Objective: To evaluate the relation between pressure derived coronary collateral flow (PDCF) index and angiographic TIMI ( thrombolysis in myocardial infarction) myocardial perfusion (TMP) grade, angiographic collateral grade, and subsequent recovery of left ventricular function after rescue percutaneous coronary intervention (PCI) for failed reperfusion in acute myocardial infarction.
Methods: The pressure wire was used as the guidewire in 38 consecutive patients who underwent rescue PCI between December 2000 and March 2002. Follow up angiography was performed at six months. Baseline and follow up single plane ventriculograms were analysed off line by an automated edge detection technique. A linear model was fitted to assess the relation between 0.1 unit increase in PDCF and change in left ventricular regional wall motion.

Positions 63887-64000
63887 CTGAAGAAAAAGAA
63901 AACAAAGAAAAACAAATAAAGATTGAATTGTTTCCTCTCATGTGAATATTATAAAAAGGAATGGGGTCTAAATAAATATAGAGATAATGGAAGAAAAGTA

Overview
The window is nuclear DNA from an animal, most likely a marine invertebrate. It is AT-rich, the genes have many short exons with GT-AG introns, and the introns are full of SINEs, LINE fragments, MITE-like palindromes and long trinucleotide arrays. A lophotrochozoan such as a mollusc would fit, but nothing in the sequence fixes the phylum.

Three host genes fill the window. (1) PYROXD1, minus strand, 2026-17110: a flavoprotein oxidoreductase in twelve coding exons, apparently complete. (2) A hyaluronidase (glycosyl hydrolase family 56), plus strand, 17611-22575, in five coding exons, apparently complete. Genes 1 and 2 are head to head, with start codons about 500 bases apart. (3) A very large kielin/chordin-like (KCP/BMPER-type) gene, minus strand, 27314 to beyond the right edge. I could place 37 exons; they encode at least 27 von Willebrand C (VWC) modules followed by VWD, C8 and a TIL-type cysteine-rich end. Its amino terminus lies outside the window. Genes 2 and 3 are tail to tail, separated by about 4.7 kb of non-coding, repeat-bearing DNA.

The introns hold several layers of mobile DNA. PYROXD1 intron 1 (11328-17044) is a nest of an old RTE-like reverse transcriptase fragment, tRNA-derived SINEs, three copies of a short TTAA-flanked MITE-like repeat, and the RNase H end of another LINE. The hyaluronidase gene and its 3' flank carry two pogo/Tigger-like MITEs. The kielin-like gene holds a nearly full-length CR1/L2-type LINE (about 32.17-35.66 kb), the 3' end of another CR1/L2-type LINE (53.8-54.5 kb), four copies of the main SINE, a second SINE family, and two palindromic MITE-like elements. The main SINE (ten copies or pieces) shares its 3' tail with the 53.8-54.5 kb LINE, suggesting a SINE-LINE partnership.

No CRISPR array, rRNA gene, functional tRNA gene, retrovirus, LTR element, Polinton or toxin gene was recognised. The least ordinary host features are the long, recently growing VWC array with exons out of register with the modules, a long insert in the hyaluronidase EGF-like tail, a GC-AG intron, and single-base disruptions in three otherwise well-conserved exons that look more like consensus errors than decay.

Results: Patients with TMP 0 grade had significantly higher mean (SD) PDCF than patients with TMP 1-3 (0.30 (0.11) v 0.15 (0.07), p < 0.0001, r = -0.5). A similar relation was observed between TMP grade and coronary wedge pressure ( mean ( SD) 28 ( 16) mm Hg with TMP 0 v 9 (7) mm Hg with TMP 1-3, p = 0.001, r = -0.4). Higher PDCF was associated with increased left ventricular end diastolic pressures (0.28 (0.14) with end diastolic pressure > 20 mm Hg v 0.22 (0.09) with end diastolic pressure > 20 mm Hg, p = 0.08, r = 0.2). No correlation was observed between PDCF and Rentrops collateral grade (0.26 (0.13) with grade 0 v 0.25 (0.11) with grades 1-3, p = 0.4, r = -0.06). No linear relation existed between changes in PDCF and changes in left ventricular regional wall motion.
Conclusion: PDCF in the setting of rescue PCI for failed reperfusion after thrombolysis does not predict improvement in left ventricular function. Increased PDCF and coronary wedge pressure in acute myocardial infarction reflect a dysfunctional microcirculation rather than good collateral protection.
|Number of pages||4|
|Publication status||Published - 2004|
- ST SEGMENT RESOLUTION
- CONTRAST ECHOCARDIOGRAPHY
- ISCHEMIC EVENTS